In 1964, Princeton University scientists David Todd Wilkinson, Robert H. Dicke, and Peter Roll decided to build a detector to hunt for cosmic microwaves. They weren't the only ones. Two scientists at Bell Labs—Arno Penzias and Robert Wilson—were also building a "horn" to search for microwaves. Such radiation had been predicted in the early 20th century, but no one had done anything about searching it out. The scientists' 1964 measurements showed a dim "wash" of microwave radiation across the entire sky. It now turns out that the faint microwave glow is a cosmic signal from the early universe. Penzias and Wilson went on to win a Nobel Prize for the measurements and analysis they made that led to the confirmation of the cosmic microwave background (CMB).

Eventually, astronomers got the funds to build space-based microwave detectors, which can deliver better data. For example, the Cosmic Microwave Background Explorer (COBE) satellite made a detailed study of this CMB beginning in 1989. Since then, other observations made with the Wilkinson Microwave Anisotropy Probe (WMAP) have detected this radiation.

The CMB is the afterglow of the big bang, the event that set our universe in motion. It was incredibly hot and energetic. As the newborn cosmos expanded, the density of the heat dropped. Basically, it cooled, and what little heat there was got spread over a larger and larger area. Today, the universe is 93 billion light-years wide, and the CMB represents a temperature of about 2.7 Kelvin. Astronomers consider that diffuse temperature as microwave radiation and use the minor fluctuations in the "temperature" of the CMB to learn more about the origins and evolution of the universe.

Tech Talk About Microwaves in the Universe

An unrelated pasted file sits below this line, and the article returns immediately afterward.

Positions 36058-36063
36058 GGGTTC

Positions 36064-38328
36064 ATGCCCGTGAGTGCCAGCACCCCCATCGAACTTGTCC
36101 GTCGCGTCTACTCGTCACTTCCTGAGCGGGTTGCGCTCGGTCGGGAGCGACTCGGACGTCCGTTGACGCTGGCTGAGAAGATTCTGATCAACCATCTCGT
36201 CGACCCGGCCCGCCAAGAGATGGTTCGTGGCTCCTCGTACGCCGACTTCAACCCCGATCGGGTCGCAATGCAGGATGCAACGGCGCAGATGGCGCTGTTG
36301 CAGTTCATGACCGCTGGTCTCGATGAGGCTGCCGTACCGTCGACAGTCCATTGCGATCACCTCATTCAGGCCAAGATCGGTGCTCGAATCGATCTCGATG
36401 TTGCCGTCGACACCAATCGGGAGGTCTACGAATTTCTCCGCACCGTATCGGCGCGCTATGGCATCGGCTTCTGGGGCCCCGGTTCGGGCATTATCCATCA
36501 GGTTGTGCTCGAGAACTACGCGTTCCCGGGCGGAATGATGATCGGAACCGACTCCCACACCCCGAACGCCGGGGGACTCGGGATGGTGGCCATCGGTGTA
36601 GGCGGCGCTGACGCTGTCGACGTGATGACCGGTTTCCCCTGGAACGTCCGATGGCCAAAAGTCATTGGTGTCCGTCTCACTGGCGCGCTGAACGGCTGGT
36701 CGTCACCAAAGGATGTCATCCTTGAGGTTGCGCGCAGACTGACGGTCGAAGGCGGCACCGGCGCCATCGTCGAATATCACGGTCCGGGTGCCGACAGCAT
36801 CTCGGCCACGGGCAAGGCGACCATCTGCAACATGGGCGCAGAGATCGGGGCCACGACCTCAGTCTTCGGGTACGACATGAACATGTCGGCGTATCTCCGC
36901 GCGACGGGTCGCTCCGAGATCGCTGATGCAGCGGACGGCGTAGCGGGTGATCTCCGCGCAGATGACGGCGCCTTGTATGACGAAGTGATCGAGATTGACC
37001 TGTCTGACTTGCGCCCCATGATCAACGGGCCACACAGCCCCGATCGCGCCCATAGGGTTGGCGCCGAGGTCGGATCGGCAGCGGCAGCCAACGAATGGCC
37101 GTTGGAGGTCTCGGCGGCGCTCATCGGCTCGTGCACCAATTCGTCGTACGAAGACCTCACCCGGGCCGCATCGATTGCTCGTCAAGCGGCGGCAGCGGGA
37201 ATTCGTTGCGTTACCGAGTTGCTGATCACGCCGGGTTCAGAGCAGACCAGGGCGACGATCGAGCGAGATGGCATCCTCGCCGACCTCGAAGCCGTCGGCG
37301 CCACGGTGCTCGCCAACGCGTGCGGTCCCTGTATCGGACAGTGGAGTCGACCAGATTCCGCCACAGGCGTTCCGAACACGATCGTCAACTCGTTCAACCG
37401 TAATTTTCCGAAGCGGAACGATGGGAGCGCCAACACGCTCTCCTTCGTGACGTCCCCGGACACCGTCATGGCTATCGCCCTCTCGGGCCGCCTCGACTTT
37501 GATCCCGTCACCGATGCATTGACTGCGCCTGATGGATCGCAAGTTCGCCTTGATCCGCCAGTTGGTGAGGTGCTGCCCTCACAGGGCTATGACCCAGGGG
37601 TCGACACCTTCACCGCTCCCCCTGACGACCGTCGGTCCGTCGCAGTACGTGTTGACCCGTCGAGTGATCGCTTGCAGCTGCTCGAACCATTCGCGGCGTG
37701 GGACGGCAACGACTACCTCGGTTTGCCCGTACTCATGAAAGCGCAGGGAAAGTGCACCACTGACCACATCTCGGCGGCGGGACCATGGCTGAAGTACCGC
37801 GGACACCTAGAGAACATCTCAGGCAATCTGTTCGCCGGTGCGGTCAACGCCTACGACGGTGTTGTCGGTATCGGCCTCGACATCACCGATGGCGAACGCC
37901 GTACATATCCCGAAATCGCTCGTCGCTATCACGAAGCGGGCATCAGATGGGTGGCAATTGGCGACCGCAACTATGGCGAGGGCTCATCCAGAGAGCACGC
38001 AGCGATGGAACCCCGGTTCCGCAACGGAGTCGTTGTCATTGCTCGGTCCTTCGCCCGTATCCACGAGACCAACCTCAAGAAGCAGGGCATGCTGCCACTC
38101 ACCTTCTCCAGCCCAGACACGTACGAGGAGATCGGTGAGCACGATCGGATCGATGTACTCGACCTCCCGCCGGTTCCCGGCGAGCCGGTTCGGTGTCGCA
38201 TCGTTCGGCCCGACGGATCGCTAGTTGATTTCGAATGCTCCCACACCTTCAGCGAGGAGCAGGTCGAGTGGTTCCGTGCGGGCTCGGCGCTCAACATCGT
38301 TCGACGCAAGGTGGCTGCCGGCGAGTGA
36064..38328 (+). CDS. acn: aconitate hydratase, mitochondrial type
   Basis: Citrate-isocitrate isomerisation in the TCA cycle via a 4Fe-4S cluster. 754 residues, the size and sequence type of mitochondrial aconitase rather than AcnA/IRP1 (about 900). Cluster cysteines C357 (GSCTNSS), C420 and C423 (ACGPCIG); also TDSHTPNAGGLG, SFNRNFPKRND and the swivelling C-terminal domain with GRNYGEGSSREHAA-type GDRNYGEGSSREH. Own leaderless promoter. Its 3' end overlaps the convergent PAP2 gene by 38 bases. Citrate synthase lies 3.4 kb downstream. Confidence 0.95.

Microwaves emit at frequencies between 0.3 gigahertz (GHz) and 300 GHz. (One gigahertz is equal to 1 billion Hertz. A "Hertz" is used to describe how many cycles per second something emits at, with one Hertz being one cycle per second.) This range of frequencies corresponds to wavelengths between a millimeter (one-thousandth of a meter) and a meter. For reference, TV and radio emissions emit in a lower part of the spectrum, between 50 and 1000 Mhz (megahertz). 

Microwave radiation is often described as being an independent radiation band but is also considered part of the science of radio astronomy. Astronomers often refer to radiation with wavelengths in the far-infrared, microwave, and ultra-high frequency (UHF) radio bands as being part of "microwave" radiation, even though they are technically three separate energy bands.

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Millis, John P., Ph.D. "Microwave Astronomy Helps Astronomers Explore the Cosmos." ThoughtCo, Feb. 16, 2021, thoughtco.com/microwave-radiation-3072280. Millis, John P., Ph.D. (2021, February 16). Microwave Astronomy Helps Astronomers Explore the Cosmos. Retrieved from https://www.thoughtco.com/microwave-radiation-3072280 Millis, John P., Ph.D. "Microwave Astronomy Helps Astronomers Explore the Cosmos." ThoughtCo. https://www.thoughtco.com/microwave-radiation-3072280 (accessed May 30, 2023).